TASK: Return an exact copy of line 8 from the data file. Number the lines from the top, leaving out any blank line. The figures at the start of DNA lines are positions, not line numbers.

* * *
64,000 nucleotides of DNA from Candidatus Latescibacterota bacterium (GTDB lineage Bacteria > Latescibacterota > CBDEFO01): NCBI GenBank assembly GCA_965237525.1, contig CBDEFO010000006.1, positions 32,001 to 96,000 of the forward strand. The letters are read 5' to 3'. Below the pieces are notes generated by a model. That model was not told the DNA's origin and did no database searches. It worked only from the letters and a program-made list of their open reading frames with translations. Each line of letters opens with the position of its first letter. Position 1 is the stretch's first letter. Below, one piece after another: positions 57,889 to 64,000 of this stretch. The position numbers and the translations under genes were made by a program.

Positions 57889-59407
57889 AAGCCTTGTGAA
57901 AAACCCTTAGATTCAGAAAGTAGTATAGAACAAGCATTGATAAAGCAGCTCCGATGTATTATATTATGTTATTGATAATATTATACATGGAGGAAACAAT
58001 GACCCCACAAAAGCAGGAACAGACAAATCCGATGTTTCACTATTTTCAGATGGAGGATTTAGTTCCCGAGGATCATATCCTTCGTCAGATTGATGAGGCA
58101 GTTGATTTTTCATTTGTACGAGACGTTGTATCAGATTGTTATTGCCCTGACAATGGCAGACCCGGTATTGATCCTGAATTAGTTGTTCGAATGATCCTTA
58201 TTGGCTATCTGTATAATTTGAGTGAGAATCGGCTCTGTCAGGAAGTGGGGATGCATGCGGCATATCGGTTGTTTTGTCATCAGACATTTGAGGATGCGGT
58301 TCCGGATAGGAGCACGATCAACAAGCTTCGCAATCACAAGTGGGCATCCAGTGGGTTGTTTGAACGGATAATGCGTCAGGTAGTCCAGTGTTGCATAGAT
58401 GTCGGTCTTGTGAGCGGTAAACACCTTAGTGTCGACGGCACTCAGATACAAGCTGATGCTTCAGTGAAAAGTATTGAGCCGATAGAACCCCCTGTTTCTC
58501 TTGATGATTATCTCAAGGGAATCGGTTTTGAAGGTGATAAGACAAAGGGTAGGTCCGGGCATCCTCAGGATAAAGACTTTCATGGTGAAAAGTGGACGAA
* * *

58301 TCCGGATAGGAGCACGATCAACAAGCTTCGCAATCACAAGTGGGCATCCAGTGGGTTGTTTGAACGGATAATGCGTCAGGTAGTCCAGTGTTGCATAGAT